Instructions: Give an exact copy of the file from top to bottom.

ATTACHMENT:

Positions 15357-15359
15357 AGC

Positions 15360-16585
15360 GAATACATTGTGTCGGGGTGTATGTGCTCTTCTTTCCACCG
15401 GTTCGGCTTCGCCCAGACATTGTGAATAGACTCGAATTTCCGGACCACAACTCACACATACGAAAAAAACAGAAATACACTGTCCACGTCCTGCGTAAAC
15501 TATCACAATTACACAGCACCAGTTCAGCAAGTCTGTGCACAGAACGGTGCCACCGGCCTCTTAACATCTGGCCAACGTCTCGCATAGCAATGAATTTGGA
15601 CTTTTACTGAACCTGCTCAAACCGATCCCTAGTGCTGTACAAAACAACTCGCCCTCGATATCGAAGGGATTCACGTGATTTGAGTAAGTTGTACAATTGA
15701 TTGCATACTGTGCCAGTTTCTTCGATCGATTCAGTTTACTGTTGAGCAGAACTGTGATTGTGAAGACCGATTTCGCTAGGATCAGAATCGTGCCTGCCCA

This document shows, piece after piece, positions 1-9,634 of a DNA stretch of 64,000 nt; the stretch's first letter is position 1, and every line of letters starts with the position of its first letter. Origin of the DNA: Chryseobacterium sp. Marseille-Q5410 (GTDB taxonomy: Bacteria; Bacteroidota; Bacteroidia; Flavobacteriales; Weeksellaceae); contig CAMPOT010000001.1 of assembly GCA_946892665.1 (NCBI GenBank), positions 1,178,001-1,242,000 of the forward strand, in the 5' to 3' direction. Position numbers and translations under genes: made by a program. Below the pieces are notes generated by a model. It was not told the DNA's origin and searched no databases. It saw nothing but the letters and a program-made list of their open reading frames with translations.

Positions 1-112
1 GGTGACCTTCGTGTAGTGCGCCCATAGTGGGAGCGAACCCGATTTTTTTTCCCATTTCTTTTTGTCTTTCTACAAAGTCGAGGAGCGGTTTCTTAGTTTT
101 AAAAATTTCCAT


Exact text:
Positions 15357-15359
15357 AGC

Positions 15360-16585
15360 GAATACATTGTGTCGGGGTGTATGTGCTCTTCTTTCCACCG
15401 GTTCGGCTTCGCCCAGACATTGTGAATAGACTCGAATTTCCGGACCACAACTCACACATACGAAAAAAACAGAAATACACTGTCCACGTCCTGCGTAAAC
15501 TATCACAATTACACAGCACCAGTTCAGCAAGTCTGTGCACAGAACGGTGCCACCGGCCTCTTAACATCTGGCCAACGTCTCGCATAGCAATGAATTTGGA
15601 CTTTTACTGAACCTGCTCAAACCGATCCCTAGTGCTGTACAAAACAACTCGCCCTCGATATCGAAGGGATTCACGTGATTTGAGTAAGTTGTACAATTGA
15701 TTGCATACTGTGCCAGTTTCTTCGATCGATTCAGTTTACTGTTGAGCAGAACTGTGATTGTGAAGACCGATTTCGCTAGGATCAGAATCGTGCCTGCCCA

This document shows, piece after piece, positions 1-9,634 of a DNA stretch of 64,000 nt; the stretch's first letter is position 1, and every line of letters starts with the position of its first letter. Origin of the DNA: Chryseobacterium sp. Marseille-Q5410 (GTDB taxonomy: Bacteria; Bacteroidota; Bacteroidia; Flavobacteriales; Weeksellaceae); contig CAMPOT010000001.1 of assembly GCA_946892665.1 (NCBI GenBank), positions 1,178,001-1,242,000 of the forward strand, in the 5' to 3' direction. Position numbers and translations under genes: made by a program. Below the pieces are notes generated by a model. It was not told the DNA's origin and searched no databases. It saw nothing but the letters and a program-made list of their open reading frames with translations.

Positions 1-112
1 GGTGACCTTCGTGTAGTGCGCCCATAGTGGGAGCGAACCCGATTTTTTTTCCCATTTCTTTTTGTCTTTCTACAAAGTCGAGGAGCGGTTTCTTAGTTTT
101 AAAAATTTCCAT